Those residing in evacuation areas must bring a ‘hurricane kit’ to an evacuation shelter. An evacuation shelter might not provide all the bare essentials and hence a personal evaluation kit must have food, water, blanket and clothing. Additionally, the evacuation suitcase must also include first-aid box, a battery-operated radio, local maps, important documents, flashlight, batteries and a whistle to signal help.
Check insurance coverage
Homeowners must buy flood insurance even before they get any signal about an impending hurricane. Car owners need to buy car insurance and they must avoid parking their car out in the open during the hurricane.
Make copies of important documents
People must make copies of the important documents pertaining to government id proofs, home ownership, car ownership, education, bank accounts, and investment details. The documents and their copies must be a part of the evacuation kit as they will need to be produced for reclaiming your property and also during relocation.
Protect your home
The resident of hurricane-prone areas should examine and detect any weaknesses in their housing structures. Buildings in residential complexes need to be carefully examined and their strengths for withstanding the hurricane must be accurately measured. Damaged roofs must be promptly repairs and loose shingles must be refitted. Faulty roof structures tend to be an open vent for gusty winds. Any other structures that are installed on the grounds must be evaluated and fixed. This will prevent any unwanted debris to be flying around during the hurricane.
While repairing their houses, residents must make sure that they buy plywood to cover their windows and to prevent their doors from blowing away. Architects and engineers must plan to build hurricane-proof homes in upcoming residential projects. An appropriate safety place must be identified in the house where residents can take shelter. More importantly, it is so serious to turn off all energy sources while taking shelter inside the house. Residents must be mentally prepared to remain in the shelter for a long and uncomfortable period of time.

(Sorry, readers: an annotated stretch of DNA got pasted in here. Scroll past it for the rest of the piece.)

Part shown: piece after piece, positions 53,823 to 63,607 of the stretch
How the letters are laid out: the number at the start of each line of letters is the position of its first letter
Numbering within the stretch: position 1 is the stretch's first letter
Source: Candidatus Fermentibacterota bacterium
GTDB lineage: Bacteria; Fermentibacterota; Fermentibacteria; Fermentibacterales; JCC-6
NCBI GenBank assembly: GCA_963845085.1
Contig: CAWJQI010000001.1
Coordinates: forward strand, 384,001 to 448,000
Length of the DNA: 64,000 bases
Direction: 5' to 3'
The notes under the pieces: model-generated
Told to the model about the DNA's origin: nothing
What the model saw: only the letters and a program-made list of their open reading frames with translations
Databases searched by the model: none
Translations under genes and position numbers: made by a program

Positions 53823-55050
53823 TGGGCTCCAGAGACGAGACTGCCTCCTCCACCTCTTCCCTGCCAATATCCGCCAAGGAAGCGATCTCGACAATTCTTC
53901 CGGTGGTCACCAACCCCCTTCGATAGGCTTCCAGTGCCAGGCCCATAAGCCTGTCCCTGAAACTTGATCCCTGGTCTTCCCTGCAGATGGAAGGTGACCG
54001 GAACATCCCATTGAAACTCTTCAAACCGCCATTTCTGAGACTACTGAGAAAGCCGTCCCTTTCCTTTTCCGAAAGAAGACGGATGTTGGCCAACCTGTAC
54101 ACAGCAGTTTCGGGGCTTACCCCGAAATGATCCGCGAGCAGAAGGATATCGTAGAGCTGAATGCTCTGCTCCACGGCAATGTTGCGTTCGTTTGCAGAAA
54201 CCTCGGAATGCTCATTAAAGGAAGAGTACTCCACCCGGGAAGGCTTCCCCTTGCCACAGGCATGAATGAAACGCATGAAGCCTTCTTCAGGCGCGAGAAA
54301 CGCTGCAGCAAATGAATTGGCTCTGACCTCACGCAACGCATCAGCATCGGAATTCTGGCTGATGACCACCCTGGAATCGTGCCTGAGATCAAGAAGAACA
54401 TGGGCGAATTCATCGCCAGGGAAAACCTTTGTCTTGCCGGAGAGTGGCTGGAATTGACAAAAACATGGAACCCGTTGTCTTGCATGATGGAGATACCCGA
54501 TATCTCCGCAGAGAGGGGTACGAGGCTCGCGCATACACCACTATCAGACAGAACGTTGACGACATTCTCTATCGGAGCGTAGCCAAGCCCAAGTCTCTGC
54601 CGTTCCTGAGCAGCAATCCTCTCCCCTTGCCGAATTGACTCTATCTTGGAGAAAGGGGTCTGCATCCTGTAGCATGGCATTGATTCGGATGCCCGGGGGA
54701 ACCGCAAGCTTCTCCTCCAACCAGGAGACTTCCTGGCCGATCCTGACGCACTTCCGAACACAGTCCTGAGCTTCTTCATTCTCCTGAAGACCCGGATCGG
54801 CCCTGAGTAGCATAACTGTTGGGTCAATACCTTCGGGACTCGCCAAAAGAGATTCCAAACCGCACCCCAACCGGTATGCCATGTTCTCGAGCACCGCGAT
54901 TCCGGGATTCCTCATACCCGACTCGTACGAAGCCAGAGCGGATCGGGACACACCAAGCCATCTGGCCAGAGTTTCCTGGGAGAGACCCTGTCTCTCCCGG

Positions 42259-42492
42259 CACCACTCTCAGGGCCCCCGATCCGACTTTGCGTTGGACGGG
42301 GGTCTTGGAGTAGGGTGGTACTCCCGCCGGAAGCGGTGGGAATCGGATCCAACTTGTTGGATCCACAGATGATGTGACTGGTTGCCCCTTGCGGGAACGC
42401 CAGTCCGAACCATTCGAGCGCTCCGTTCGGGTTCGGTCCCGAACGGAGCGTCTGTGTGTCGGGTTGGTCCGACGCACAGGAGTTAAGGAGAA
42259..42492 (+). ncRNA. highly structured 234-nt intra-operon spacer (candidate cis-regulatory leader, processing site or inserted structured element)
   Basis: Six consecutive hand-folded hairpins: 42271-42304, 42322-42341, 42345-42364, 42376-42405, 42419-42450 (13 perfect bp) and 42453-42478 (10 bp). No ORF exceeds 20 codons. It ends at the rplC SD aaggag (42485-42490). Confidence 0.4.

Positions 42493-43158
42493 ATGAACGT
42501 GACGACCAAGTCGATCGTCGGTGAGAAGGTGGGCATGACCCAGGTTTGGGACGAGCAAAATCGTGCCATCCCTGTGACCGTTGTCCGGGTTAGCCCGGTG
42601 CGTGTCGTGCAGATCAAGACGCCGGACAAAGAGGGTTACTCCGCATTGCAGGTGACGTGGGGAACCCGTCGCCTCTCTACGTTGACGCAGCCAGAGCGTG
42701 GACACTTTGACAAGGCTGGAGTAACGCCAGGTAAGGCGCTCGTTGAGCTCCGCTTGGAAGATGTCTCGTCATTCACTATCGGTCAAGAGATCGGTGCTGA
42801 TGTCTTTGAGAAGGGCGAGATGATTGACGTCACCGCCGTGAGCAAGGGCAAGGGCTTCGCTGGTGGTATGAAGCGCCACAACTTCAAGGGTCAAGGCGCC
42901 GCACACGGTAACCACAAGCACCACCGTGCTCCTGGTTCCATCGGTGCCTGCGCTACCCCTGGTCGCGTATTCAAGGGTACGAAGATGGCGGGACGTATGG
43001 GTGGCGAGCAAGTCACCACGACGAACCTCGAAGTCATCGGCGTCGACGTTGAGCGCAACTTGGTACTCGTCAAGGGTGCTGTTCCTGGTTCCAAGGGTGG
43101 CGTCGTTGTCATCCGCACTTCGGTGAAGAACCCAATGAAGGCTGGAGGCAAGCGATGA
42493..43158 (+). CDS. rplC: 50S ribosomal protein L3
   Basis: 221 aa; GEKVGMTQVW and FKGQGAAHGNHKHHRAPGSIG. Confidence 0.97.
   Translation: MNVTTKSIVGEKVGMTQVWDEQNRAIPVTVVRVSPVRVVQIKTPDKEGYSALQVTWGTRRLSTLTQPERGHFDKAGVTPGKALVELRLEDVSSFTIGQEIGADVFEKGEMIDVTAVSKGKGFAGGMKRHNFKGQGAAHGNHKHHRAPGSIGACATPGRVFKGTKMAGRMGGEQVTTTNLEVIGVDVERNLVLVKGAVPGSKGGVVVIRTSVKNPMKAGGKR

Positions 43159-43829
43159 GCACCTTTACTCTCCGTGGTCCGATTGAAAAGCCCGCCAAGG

Back up critical electronic data
Hurricanes disrupt power infrastructure and it is always safe to keep additional batteries and extra chargers during power outages. All information stored in digital format must be backed up. This is especially critical for companies who can lose business-critical data if it is not backed up in an offsite location. The offsite location must be far away from the hurricane-prone areas. Appropriate security measures need to be followed while backing up critical data.
Maintaining a high level of emergency preparedness is the key to surviving the catastrophe brought about by a hurricane. A good emergency plan can only be chalked out if the all the risks and challenges associated with a hurricane are understood. It is also necessary to avoid overestimating the risks as there are many unforeseeable events that are beyond the human control. However, an effective action plan ensures that the damage to human lives and property is damaged to the greatest extent. Besides helping people to stay strong, an effective disaster recovery plan helps to restore life back to normal after the nightmare is over.